We've loved Mitch's work since we first saw it. The paintings are so simple and fresh--like I've always wished I could paint. The workshop solidified two important concepts for me: simplifying shapes, and identifying values.
The workshop was on Sauvie Island. Mitch did a demonstration first, then we each did our own painting while Mitch gave advice. He helped me with perspective, which I always struggle with, and how to break up planes so a person's eyes move around the painting. He's also a master at smudging edges! Mine tend to get to sharp.
I've been painting all my life and I feel like I had the most to learn of everyone in the group! One thing is for sure, the simplicity of a beautiful painting is incredibly complex. Complex in that it's hard to capture, and has nothing to do with details.
The last picture above is my painting. Not even worth a frame, if you ask me, but a valuable learning experience. Also, I can't even claim it as my own, since Mitch helped so much. So I'll use it as my first example of a workshop painting! Hopefully there'll be more!
I met some other inspirational artists, Celeste Bergin and Sandra Longmore. And I discovered I need a better easel set up. More art supplies!
~I will keep the brush happy in my hand~

Saturday, June 06, 2009

Painting another Rhody at the Salal Spring Arts Festival

Ann's Rhody (Rhody #11) - 16 x 20 - oil on canvas
The 2009 Salal Spring Arts Festival at Lower Columbia College kicked off the official launch of this year's edition of The Salal Review, the college's literary and arts magazine. I was honored this year when the team of students and faculty advisors that produce the magazine selected my painting of a Rhododendron for the cover artwork!
It was fitting that I demonstrate painting a Rhody at the festival, even though I didn't finish the painting that day (nor have I finished it since). Here's what it looked like on Saturday, May 30 during the festival. I've worked on it every night since, but it's still not done.
Back in 2003-04 I completed ten paintings of Rhododendrons. I was inspired to do another by Ann Chaiken's photo of a rhody on flickr.com. Ann agree to share her photo with me and it became the inspiration for this painting.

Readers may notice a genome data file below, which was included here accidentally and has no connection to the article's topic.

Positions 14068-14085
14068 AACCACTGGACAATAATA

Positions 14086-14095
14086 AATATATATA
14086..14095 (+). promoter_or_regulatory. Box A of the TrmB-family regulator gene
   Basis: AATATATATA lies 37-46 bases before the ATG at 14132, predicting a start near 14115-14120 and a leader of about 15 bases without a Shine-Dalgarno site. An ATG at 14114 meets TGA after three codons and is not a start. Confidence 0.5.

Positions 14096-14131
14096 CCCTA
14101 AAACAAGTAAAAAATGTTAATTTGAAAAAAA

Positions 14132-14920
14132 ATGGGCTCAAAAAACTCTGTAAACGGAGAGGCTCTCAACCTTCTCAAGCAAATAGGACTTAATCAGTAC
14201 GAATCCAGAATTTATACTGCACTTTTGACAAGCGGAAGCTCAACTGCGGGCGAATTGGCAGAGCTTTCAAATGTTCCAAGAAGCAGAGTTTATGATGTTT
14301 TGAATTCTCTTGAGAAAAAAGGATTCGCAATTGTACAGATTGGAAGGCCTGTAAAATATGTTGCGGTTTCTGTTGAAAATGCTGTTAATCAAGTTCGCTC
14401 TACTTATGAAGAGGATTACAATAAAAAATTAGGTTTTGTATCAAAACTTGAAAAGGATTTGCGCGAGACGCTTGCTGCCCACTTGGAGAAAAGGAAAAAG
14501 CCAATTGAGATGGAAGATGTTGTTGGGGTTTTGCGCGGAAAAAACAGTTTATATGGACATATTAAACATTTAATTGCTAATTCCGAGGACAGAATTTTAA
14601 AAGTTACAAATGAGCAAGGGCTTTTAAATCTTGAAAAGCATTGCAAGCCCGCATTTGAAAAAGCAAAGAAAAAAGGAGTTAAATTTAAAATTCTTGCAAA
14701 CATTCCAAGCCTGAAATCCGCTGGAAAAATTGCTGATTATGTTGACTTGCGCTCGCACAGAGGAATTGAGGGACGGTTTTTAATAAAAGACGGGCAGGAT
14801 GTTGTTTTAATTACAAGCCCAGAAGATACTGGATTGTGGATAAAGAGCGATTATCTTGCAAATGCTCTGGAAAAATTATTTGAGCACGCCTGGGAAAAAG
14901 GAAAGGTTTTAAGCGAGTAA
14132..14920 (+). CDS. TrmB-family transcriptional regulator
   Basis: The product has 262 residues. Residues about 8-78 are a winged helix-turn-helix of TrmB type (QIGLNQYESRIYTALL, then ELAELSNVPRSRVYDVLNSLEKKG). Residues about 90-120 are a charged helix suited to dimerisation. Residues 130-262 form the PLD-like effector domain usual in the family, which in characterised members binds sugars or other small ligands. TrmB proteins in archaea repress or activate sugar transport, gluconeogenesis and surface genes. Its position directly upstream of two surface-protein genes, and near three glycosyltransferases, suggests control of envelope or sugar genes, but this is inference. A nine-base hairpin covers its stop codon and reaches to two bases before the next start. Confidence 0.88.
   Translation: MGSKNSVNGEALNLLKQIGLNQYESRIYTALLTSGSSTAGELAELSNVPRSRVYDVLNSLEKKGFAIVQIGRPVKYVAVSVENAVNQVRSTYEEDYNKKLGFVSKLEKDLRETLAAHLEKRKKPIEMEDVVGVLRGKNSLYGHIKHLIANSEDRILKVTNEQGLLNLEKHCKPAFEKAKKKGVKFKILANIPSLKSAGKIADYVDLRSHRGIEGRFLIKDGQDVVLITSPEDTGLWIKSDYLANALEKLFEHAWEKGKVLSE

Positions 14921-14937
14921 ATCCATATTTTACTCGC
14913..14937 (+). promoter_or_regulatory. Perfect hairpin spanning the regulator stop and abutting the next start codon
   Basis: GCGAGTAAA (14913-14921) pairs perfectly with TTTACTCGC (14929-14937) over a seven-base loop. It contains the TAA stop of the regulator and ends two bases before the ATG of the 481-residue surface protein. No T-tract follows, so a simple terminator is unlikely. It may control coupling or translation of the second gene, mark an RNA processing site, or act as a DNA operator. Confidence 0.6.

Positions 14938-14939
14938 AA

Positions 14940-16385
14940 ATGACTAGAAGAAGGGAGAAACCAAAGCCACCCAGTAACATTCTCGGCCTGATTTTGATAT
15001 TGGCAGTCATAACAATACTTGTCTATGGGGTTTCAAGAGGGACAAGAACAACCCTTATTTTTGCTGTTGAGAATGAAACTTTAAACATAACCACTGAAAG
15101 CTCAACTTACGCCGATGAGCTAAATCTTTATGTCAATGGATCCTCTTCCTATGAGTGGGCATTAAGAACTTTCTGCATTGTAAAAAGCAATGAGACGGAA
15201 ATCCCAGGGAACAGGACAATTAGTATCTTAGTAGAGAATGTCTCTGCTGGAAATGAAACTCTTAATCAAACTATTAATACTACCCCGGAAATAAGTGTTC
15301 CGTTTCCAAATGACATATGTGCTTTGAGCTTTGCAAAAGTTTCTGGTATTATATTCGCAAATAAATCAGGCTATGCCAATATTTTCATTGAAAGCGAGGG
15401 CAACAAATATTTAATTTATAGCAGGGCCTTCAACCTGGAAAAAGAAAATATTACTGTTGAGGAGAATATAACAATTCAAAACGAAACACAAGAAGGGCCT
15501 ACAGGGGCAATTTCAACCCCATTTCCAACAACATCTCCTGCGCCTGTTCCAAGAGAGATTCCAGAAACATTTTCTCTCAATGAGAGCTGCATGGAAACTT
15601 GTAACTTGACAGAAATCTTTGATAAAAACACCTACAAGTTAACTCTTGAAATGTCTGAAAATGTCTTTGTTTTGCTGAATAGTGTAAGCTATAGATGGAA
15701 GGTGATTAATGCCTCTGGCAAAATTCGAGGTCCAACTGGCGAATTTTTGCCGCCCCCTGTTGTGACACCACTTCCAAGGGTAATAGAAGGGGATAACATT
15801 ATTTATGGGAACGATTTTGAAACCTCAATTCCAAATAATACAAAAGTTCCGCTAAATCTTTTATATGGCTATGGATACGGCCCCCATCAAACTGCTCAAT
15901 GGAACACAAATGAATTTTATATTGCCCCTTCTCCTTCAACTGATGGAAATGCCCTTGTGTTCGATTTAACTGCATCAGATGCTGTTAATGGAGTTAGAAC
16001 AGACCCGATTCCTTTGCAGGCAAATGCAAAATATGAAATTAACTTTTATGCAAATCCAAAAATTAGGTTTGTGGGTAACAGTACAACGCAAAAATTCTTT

To top it off, Allan bought me a humongous set of stretcher bars on sale at Utrecht: 4 feet tall by 8 feet long!! My plan is to paint an oversize Rhody floral to grace my livingroom. I want to call it Rhododendron Explosion. We'll see if I can realize this goal, because it will be the biggest painting I've ever done. The next largest is Riverwatch, at 2-1/2 feet tall by 8 feet long. I completed this painting in 2004 after we moved into our new home, but it was done on three separate panels.
So I better stop yackin' and get to work!
~I will keep the brush happy in my hand!~

Tuesday, June 02, 2009

Doreen and her Paintings


Doreen is 86, subscribes to my blog, and e-mails me often. We've never met, but I love hearing about her painting and gardening. I decided to post the three pictures she sent me recently. The top two are paintings she's done, followed by her own smiling picture.
Doreen, I hope I can do as well as you when I'm 86! I know a lot of seniors younger than you who think a mouse is that fuzzy gray creature the cat chases after, have no idea what a blog is, nor would they even consider joining an online social network.
So here's to all the members of the Silent Generation who (by leaps and bounds) are using the Internet, sending e-mail, reading blogs, watching online videos and participating in social networking. Good for you!
Doreen my friend, you are breaking the glass ceiling!
~I will keep the brush happy in my hand~
Doreen said that!

Monday, June 01, 2009

The Green Paper and my Klondike Wind Painting

Klondike Wind Turbines - oil on panel - 11 x 14
Tracy Laine stopped by my office last week and saw the postcard advertising my Power of the Wind show last January that featured this painting on the cover. She asked if I'd give permission to include it in the next issue of The Green Paper, a free monthly publication in Oregon and SW Washington. So I said, sure!
The Green Paper is all about renewable, recyclable and green information. It's published by Mollie Riley in Clatskanie, Oregon. The Green Paper blog is out-of-date, but the articles I read in the May issue seemed relevant to increased awareness of green issues such organic coffee, raw foods lifestyle, edible flowers and American's energy future.
My artwork appeared on the back cover of the paper, with this caption:
Local artist Marie Wise of Kalama, captures the power and beauty of wind energy in her oil painting entitled "Klondike Wind Turbines". For more information on this painting or other works of art by Marie Wise, visit www.mariewise.com.
So thank you to Tracy Laine and The Green Paper for featuring my artwork in the May issue!
Here's the painting on ReImaginations (online wind energy gallery)
~I will keep the brush happy in my hand~